Given the compelling evidence that ADHD arises from dysfunctional neurotransmitter signaling, especially dopamine and norepinephrine, most ADHD medications target these catecholamine systems:

  • Stimulants – Increase dopamine and norepinephrine by blocking their reuptake or promoting their release.
  • Atomoxetine – Selective norepinephrine reuptake inhibitor.
  • Guanfacine – Stimulates norepinephrine receptors directly.
  • Clonidine – Stimulates inhibitory autoreceptors, reducing norepinephrine signaling.

The efficacy of these drugs that rectify catecholamine imbalance provides proof of concept that altering neurotransmitter function can ameliorate ADHD symptoms. But current ADHD drugs have limitations in tolerability and patient response. New treatments targeting dopamine, norepinephrine and associated systems with greater precision are still needed.

Non-Pharmacologic Treatments

While not targeting neurotransmitters directly, some non-drug therapies for ADHD may act by normalizing neurotransmitter dysregulation and associated neuronal dysfunctions. Such therapies include:

  • Cognitive Behavioral Therapy (CBT) – May remediate cognitive deficits and normalize function in impaired prefrontal brain regions.
  • Neurofeedback – Allows voluntary regulation of brain activity patterns.
  • Exercise – Releases catecholamines, serotonin and endorphins that may compensate for deficiencies.
  • Diet – Omega-3s, antioxidants and micronutrients support healthy neurotransmitter function.
  • Mindfulness – Can strengthen prefrontal executive control networks.

While less potent than medications, research shows these therapies can still improve ADHD symptoms, potentially by targeting brain changes downstream of the core neurotransmitter abnormalities.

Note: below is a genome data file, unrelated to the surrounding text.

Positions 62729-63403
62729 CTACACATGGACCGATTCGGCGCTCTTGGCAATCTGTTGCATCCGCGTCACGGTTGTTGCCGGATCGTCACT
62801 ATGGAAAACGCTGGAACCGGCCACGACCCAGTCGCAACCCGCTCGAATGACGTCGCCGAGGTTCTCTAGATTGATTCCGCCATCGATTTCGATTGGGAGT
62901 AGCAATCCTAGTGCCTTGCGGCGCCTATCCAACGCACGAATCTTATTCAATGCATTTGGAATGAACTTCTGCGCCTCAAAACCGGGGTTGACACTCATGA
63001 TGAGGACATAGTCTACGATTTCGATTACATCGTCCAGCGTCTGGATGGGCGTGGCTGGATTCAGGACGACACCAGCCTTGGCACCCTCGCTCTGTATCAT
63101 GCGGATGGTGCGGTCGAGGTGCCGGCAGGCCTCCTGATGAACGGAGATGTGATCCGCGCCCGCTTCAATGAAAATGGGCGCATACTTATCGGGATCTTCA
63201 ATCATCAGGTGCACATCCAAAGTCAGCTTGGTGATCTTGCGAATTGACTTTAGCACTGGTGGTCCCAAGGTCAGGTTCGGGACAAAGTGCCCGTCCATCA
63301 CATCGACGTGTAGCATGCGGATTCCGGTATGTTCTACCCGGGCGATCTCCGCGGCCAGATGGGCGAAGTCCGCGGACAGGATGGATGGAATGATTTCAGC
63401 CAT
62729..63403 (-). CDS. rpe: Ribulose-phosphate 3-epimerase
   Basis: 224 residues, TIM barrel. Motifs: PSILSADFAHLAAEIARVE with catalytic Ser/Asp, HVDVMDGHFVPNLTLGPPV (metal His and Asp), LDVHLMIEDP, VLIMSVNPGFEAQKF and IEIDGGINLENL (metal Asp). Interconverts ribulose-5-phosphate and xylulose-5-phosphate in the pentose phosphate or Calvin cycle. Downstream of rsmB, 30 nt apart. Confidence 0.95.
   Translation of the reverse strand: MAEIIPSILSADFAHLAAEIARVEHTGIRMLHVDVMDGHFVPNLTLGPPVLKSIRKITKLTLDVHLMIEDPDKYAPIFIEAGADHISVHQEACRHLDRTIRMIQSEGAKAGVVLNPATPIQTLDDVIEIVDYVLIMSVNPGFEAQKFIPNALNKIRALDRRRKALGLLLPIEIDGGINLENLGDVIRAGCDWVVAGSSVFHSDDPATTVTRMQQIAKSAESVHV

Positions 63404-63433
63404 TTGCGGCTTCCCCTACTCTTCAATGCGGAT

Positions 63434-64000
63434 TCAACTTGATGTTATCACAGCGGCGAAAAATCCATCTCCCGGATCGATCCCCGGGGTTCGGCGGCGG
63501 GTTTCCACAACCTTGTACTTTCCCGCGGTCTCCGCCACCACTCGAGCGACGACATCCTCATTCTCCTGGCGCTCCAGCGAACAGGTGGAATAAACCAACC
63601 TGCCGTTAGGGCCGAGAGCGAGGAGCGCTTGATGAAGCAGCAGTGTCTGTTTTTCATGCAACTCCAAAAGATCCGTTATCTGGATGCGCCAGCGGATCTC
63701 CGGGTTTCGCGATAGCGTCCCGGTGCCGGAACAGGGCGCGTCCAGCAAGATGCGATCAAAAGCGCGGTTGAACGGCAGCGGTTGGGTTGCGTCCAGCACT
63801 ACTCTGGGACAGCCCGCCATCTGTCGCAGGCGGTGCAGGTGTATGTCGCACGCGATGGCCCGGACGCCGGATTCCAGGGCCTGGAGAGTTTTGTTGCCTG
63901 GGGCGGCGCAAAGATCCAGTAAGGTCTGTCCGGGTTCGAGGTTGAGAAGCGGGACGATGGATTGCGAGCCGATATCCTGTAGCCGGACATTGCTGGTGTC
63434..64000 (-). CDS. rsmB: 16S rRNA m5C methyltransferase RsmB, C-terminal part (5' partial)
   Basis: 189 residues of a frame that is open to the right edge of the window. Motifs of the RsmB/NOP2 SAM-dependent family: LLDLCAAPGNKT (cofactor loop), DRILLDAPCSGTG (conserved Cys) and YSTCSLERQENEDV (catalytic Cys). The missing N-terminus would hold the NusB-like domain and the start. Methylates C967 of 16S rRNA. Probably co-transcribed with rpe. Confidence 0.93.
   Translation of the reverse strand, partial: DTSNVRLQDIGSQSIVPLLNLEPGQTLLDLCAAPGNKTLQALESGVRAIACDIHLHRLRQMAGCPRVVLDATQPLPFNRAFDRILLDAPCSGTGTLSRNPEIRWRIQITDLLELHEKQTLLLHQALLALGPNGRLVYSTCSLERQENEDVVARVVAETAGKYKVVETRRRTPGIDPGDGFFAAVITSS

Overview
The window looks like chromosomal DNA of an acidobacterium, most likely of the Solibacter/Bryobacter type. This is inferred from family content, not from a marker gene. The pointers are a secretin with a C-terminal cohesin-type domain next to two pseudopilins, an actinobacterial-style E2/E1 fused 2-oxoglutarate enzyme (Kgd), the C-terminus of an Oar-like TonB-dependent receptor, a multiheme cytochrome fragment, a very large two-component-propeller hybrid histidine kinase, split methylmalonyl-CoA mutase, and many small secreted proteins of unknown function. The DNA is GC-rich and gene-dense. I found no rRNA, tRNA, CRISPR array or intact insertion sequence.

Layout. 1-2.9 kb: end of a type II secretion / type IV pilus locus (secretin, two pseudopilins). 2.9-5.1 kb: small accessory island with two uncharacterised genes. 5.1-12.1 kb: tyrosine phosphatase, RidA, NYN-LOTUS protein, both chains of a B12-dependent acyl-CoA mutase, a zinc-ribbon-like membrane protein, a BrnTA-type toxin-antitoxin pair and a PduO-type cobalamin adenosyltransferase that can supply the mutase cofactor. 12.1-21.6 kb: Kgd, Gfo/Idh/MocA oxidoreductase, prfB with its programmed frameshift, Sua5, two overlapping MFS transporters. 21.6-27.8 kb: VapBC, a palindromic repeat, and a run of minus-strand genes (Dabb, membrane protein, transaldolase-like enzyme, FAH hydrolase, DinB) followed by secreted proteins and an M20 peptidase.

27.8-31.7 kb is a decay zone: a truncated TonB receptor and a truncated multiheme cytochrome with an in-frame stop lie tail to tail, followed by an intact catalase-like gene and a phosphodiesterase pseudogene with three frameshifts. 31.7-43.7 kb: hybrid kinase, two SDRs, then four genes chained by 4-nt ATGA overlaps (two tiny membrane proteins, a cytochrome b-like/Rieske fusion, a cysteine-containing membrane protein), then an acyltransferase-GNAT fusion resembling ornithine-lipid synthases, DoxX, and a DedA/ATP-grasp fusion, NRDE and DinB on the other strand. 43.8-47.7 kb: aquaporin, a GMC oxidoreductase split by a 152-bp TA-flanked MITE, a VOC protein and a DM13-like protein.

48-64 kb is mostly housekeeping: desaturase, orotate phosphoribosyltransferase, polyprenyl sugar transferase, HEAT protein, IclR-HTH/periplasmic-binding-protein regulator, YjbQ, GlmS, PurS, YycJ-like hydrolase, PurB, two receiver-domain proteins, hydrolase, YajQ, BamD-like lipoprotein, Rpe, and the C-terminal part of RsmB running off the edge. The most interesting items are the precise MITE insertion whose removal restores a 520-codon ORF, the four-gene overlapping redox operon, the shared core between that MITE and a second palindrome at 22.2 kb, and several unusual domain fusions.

The Complex Neurochemistry of ADHD

In summary, ADHD has complex origins but substantial evidence points to dysfunction in dopamine, norepinephrine and associated neurotransmitter networks in the prefrontal cortex and subcortical regions as central to the disorder. However, there is considerable heterogeneity in the neurochemical deficits observed across patients and ADHD subtypes. There likely are multiple pathways of abnormal neurotransmitter signaling and interaction that can produce the ADHD phenotype. ADHD treatments should aim to restore the balance in these delicate and intricate neurotransmitter systems in the brain.


ADHD arises from neurodevelopmental changes that lead to dysregulation of key neurotransmitters, especially dopamine and norepinephrine. Imbalances in these catecholamine systems impair cognitive and behavior control networks in the prefrontal cortex and subcortical regions. This manifests in the hallmark symptoms of inattention, hyperactivity, and impulsivity. The precise nature and origin of the chemical imbalances underlying ADHD is still being elucidated. But the evidence to date points to disruption in dopamine and norepinephrine neurotransmission as the primary neurochemical basis of ADHD. Treatments targeting these neurotransmitter systems can restore function and reduce ADHD symptoms. However, the complex neurobiology of ADHD demands more personalized and innovative treatment approaches in the future.